APPLETON — In Appleton, they’re hoping the third time is a charm when it comes to paying for much needed upgrades in internet service.

After two prior failures at securing funds, the town’s hopes now rest on a window that just opened for a new round of federal grant money earmarked for creating and extending broadband service in Maine’s communities.

“We are hoping this one will go through. We’re just crossing our fingers,” said Select Board Vice Chair Peter Beckett. Beckett serves on the town’s broadband committee and has been a steady advocate for the best possible internet services for all residents.

“This is the third time, so hopefully the third will be lucky. We don’t give up,” he said. Previous attempts to get grant funds from Knox County and ConnectME both failed, he said.

On Oct. 18, Maine Connectivity Authority opened the application process for the new Connect the Ready Program. Competitive grants will distribute $70 million to public and private partners such as governmental entities, broadband utility districts, and internet service providers, according to an MCA press release.

“This initiative will support partners’ efforts to proactively and collaboratively design, fund, and build broadband infrastructure projects in eligible areas. The program will prioritize the deployment of broadband infrastructure in mostly unserved communities, including some of the most rural and remote around the state,” the Authority announced.

It is all federal money, part of $357 million approved by the U.S. Treasury Department for broadband projects in Maine and three other states through the American Rescue Plan Act’s Coronavirus Capital Projects Fund, according to the trade website, The other states are Kansas, Maryland, and Minnesota.

“Maine was approved for $110 million. The funding will connect about 22,500 homes and businesses. The grant will support the Maine Infrastructure Ready program to extend existing or create new networks,” according to

Tidewater Telecom is spearheading the effect to secure funds and has begun work on a grant application due by Oct. 28.

The firm completed a “significant rollout” of fiber optic internet service to all Appleton roads in its coverage area in 2021, with the help of a grant from ConnectME, according to the Appleton town website.

But six other roads were not upgraded because they are in the Consolidated Communications service area and that firm plans no upgrades, Beckett said.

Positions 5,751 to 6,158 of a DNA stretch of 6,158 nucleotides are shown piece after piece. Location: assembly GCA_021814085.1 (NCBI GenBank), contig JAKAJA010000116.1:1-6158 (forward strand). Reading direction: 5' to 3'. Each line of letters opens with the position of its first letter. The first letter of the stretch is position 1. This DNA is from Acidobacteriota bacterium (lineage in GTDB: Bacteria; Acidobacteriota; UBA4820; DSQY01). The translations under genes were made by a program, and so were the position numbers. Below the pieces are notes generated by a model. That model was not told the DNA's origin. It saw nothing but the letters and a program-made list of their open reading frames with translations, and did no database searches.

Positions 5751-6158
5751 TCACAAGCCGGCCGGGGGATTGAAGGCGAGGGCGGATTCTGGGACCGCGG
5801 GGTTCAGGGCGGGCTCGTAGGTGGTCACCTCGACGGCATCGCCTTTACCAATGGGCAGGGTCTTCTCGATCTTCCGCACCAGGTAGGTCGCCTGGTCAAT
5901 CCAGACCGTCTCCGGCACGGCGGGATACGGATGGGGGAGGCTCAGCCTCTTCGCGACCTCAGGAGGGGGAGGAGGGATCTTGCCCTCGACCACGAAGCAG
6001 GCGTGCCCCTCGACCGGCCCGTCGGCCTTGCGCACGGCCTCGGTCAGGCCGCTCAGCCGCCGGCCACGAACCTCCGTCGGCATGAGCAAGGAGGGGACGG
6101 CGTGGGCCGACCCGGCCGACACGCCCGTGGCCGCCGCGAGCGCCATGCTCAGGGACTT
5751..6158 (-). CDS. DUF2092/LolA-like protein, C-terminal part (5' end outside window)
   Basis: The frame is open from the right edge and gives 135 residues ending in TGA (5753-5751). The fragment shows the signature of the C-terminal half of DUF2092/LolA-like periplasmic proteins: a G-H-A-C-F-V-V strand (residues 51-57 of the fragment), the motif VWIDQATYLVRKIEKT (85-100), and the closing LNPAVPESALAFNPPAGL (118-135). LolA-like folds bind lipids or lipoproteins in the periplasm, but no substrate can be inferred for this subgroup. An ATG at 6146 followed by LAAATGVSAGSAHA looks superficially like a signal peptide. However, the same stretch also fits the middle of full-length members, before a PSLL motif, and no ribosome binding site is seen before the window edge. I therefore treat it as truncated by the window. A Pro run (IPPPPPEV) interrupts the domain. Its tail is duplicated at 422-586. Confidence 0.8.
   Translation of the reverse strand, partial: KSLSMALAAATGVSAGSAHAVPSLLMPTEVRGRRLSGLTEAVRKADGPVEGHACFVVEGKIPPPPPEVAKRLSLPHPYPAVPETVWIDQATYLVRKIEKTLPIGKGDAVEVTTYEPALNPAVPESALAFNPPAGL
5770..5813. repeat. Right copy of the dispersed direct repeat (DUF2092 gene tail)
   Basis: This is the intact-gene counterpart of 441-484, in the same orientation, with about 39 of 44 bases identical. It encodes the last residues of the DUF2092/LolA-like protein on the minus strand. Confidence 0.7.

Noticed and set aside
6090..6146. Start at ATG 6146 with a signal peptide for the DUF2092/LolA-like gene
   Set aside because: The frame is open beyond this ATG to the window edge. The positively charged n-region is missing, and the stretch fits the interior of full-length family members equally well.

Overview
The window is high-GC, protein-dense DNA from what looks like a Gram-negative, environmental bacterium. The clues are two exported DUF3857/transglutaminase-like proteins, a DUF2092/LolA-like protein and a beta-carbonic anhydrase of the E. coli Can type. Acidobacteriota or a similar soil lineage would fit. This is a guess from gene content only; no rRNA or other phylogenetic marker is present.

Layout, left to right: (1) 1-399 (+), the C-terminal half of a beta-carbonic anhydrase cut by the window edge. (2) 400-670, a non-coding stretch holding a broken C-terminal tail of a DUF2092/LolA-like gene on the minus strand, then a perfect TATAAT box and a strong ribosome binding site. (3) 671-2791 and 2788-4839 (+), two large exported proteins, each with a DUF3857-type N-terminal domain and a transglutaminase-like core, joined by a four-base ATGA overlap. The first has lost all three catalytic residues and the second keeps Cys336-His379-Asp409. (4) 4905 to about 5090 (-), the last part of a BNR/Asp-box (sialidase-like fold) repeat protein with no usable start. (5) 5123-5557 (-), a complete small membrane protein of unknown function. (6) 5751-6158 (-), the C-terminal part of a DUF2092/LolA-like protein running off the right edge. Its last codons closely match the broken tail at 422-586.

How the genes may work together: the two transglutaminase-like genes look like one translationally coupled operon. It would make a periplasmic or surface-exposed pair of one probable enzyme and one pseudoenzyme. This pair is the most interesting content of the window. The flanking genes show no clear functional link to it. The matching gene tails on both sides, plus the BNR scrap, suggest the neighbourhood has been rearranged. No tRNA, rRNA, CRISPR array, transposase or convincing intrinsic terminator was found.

Service for those approximately 45 families has been miserable, according to public comments and emails read into the record of a recent Select Board meeting.

“We’ve done such a great job getting it into the rest of town, to not have it (in one area) just doesn’t feel right,” Beckett said.

The roads still awaiting upgrades from DSL to broadband service are Collinstown road south of Burkettville Road, Campground, Mitchell Hill, Fishtown and Esancy roads and Hatchery Lane.

Tidewater already has the “backbone” of fiber optics running through Appleton, so all that is needed to reach the remaining families are line extensions, precisely what the funding is for in the grant program to which Tidewater will apply, according to Alan Hinsey, marketing and sales director for the Maine firm.

It’s called the Get Ready program and will distribute $30 million of Maine’s total share of ARPA fund earmarked for broadband to help the state’s communities.

Funding awards that are good for a year are expected to be announced Dec 8, after which it could take up to nine months to plan and complete the upgrades, Hinsey said.

That is due in part to the fact that the lines and poles on those six roads belong to Consolidated, which has to give permission for Tidewater to use its facilities, he said.

“It’s a totally different process and they have to get approvals to go into an area they don’t serve,” Beckett explained.

And while no one knows yet how much grant money might be available to Appleton, the project also will need contributions from both Appleton and Tidewater, Hinsey said. He expects to meet soon with the Town Select Board to update them on progress and discuss a town contribution, he said.

For his part, Becket said he wants to see Appleton commit the same $66,000 (of its ARPA funds) to this grant as it had earmarked for the failed grant application Tidewater made to ConnectME, MCA’s predecessor.

Established in 2021, the Maine Connectivity Authority is a quasi-governmental agency charged with achieving universal access of affordable high-speed broadband in Maine, according to its website.